Bubbles: Who to blame?
Our financial crisis is often told as a story of a housing
bubble that crashed and created financial chaos, bad
policy choices, a more polarized
politics. But what kept the bubble
growing for so long?
Smith, emeritus professor here at GMU, ran experiments that I think give us
a good reason to blame the Fed and Fannie and Freddie for a fair amount of the
financial crisis–but for some reason, I don’t see other economists connecting
the dots the way I have.
Back in the 80’s, Smith and his coauthors ran the first bubble experiments:
Students (and professional traders!) kept creating asset price bubbles in these
experiments. Lab subjects routinely traded these assets at freely-negotiated
prices that were far above their objective cash value. But he found that as subjects played the same
game again and again, bubbles became less common–people learned the lesson of
The Who: “Won’t Get Fooled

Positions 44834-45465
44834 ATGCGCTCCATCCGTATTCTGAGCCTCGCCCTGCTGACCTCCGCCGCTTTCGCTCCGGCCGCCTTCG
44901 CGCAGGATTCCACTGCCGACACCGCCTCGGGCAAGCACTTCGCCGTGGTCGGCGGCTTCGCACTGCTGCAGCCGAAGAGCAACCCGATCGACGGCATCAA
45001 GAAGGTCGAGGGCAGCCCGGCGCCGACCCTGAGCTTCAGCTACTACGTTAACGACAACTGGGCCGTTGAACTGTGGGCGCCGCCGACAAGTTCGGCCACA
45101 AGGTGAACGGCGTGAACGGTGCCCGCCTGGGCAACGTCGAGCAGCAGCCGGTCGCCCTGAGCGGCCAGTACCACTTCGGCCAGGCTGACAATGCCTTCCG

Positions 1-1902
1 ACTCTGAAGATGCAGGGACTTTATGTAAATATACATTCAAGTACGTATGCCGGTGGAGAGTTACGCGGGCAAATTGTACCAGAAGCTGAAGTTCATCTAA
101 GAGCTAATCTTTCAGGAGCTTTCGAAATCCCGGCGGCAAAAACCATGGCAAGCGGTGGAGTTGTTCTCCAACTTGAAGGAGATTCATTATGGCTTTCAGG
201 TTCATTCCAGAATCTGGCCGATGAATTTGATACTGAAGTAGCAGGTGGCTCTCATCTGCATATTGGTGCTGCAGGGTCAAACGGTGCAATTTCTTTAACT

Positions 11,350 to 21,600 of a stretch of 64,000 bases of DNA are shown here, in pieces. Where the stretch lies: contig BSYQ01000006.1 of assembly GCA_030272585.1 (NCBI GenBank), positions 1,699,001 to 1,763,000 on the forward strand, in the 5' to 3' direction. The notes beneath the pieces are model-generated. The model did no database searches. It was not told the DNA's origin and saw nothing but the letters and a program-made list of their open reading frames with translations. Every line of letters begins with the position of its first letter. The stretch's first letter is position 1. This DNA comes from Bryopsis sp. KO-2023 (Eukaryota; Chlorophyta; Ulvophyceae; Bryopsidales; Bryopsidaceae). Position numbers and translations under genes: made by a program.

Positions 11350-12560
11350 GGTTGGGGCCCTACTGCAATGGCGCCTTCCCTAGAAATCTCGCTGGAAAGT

One lesson a person could draw at this point: Perhaps lab
bubbles don’t really tell us about real life.
After all, real life lasts a long time, and people in real life hear stories
about bubbles, so maybe normal people are already at the Won’t Get Fooled stage.
But a funny thing happened: The bubble literature grew. A key finding:
When you add liquidity to the market–even with the same set
of experienced players–you can reignite bubbles. Liquidity
Did we see liquidity pushed into the housing market? Of course we did. Not just the Federal Reserve’s low rates in
the mid-2000s (lower
than the Taylor Rule recommended); we also saw the massive entry by Fannie and
Freddie into the fringes of subprime, the most dangerous portion of the market.
The private sector created the housing bubble in the same
sense that college students created bubbles in Smith’s experiments: They voluntarily
made the trades but Fannie, Freddie, and the Fed created a liquid, bubble-prone
Humans are a bubbly species: Good government policy should
take that into account before creating an agency whose mission is “to provide liquidity…to the